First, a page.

AIF-II cheer as bank taps open

The Reserve Bank of India (RBI) has allowed banks to resume investing in AIF-II or Category-II Alternate Investment Funds (AIFs). It means that banks can again invest in equity and debt funds of private equity (PE) firms. This follows a master risk circular by the RBI on Monday which provides a cap on every type of investment banks can make. The 2016 risk circular had excluded the main category of AIF — AIF-II by not mentioning it. 

 
For the past one year, banks could not invest in private equity or credit funds, say managers at PE firms. ‘‘It is an important development, as 60 per cent of funds pooled goes into AIF-II — PE and credit funds,’’ says Gopal Srinivasan,  chairman, Indian Venture Capital Association (IVCA). He is also the founder and chairman and managing director of PE firm TVS Capital.

Since the new AIF regulations in 2012, they have received commitments of nearly Rs 1 lakh crore, of this, Rs 58,000 crore got pooled in AIF-II. ‘‘Banks are a significant source, they provide 5-10 per cent of the capital,’’ he says. This, along with other positive changes in the past few years, has created a lot of excitement in the industry, says Srinivasan.

 
The 2012 AIF regulations had categorised the funds into two groups. AIF-I, which covered venture capital funds, funds of small and medium businesses and infra funds, where the government may want to provide some policy concessions; and AIF-II — PE and credit funds. These funds were growing steadily and since the new regulations in 2012, nearly Rs 1 lakh crore of money was pooled into AIFs, which makes them significant. The mutual funds pool is Rs 6-7 lakh crore.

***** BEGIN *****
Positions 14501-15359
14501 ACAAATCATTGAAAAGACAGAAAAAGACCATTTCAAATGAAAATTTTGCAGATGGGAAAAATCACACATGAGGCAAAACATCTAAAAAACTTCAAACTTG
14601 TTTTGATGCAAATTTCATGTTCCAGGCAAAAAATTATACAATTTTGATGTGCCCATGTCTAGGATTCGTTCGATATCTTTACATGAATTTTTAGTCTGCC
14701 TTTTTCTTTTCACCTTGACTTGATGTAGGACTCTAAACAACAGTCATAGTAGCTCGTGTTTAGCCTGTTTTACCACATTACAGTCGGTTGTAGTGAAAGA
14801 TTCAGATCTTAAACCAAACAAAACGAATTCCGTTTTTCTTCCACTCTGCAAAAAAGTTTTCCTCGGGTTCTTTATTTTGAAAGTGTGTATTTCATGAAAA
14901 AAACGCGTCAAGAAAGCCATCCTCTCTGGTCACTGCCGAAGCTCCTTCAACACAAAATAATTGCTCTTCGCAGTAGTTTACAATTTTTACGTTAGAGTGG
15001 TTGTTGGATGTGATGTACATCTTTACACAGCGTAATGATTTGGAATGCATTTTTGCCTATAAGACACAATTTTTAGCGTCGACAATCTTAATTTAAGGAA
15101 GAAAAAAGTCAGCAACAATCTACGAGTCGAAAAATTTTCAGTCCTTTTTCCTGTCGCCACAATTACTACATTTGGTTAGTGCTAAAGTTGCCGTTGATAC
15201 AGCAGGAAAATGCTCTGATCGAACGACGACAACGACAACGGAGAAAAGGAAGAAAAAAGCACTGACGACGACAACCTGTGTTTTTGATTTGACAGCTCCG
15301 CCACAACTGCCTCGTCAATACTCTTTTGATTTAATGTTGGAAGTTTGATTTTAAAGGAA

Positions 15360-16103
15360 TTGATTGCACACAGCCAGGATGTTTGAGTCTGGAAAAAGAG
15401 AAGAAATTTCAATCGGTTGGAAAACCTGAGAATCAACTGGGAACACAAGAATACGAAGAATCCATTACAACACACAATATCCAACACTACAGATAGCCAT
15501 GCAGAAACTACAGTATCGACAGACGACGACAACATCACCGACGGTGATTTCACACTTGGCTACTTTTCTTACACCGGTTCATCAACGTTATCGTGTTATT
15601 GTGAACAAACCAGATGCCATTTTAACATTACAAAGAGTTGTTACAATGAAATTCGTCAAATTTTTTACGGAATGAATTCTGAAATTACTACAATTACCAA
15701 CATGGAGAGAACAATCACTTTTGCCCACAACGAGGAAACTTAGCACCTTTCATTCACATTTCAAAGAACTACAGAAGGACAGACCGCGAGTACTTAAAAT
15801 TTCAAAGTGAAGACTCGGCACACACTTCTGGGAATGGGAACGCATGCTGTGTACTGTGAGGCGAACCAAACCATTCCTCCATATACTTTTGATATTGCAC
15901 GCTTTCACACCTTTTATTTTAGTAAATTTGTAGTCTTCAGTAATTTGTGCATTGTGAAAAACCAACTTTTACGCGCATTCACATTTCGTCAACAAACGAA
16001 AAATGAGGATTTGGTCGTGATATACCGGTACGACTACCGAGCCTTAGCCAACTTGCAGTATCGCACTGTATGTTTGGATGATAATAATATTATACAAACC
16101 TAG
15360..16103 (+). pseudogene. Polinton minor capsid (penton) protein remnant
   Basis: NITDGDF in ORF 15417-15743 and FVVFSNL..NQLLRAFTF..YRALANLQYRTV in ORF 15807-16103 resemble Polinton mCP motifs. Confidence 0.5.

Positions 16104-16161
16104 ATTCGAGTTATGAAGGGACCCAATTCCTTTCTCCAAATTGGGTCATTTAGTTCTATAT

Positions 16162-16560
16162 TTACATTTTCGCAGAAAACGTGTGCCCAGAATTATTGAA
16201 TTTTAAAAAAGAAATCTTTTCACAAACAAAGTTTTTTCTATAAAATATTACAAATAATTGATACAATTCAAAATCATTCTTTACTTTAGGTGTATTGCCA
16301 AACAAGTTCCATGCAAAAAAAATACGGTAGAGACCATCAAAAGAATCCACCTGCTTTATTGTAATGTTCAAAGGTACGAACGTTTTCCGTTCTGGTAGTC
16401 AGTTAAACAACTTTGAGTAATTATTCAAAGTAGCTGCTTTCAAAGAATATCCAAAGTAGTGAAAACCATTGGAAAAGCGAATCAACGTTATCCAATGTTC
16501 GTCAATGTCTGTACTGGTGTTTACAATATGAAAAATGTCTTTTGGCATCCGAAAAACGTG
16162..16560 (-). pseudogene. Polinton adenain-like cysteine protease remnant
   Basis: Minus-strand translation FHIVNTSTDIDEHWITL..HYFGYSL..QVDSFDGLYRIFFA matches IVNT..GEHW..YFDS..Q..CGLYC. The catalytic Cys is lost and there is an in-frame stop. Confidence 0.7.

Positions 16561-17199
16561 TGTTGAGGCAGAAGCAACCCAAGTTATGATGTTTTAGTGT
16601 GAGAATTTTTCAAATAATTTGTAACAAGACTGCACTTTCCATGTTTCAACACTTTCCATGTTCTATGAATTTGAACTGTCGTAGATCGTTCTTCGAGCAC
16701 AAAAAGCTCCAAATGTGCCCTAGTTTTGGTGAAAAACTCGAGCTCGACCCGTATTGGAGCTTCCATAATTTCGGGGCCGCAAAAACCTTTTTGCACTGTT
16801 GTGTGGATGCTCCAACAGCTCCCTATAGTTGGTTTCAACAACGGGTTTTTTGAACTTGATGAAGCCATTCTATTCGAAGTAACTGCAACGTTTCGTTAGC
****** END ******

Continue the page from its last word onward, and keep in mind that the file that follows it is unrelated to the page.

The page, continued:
IVCA has been working with various authorities, including the RBI. ‘‘When this came we were very happy because, for one year banks had stopped investing in PE and credit funds, which they have been investing for the past 20 years,’’ says Srinivasan. 

From the industry perspective, this is good news as there are many credit funds such as Trifecta Capital, Innoven Capital besides PE firms like KKR that do a lot of debt funding. Credit funds take high-risk exposure to mid-size companies, which banks are unwilling to take.

The 2016 RBI’s master risk circular said banks could invest up to 10 per cent in AIF-I. In the pre-2012 regime, banks were investing in all kinds of venture capital funds, as there was no categorisation. In 2012, when the Securities and Exchange Board of India (Sebi) came up with AIF regulations, it categorised funds into AIF I and AIF-II, but banks continued to invest, mainly in AIF-II.  When the 2016 circular came out, they put a pause in their investments. 

Many banks such as Bank of Baroda had made commitments to credit funds, but stopped investment because of policy ambiguity. The PE industry clarified with the RBI, “since you have not mentioned AIF-II, does it mean banks can’t invest in them or is it ambiguous.” 

The RBI clarification comes following a representation by the industry and others, including the Narayan Murthy-led Sebi’s Alternative Investment Advisory Committee. But, how much capital can PEs expect banks to invest? ‘‘In a four-year cycle, on average, banks should be investing around Rs 10,000 crore,’’ says Srinivasan.

AIF-II pool attracts both dollars and rupees. Banks are not the only investors. AIFs attract high net-worth individuals (HNIs), insurance companies and foreign flows. Now, banks are also going to invest in incremental news, says a fund manager. ‘‘These things can happen, but it is important to note how quickly it is sorted out. These are systematic changes to make the industry more effective,’’ says Srinivasan.

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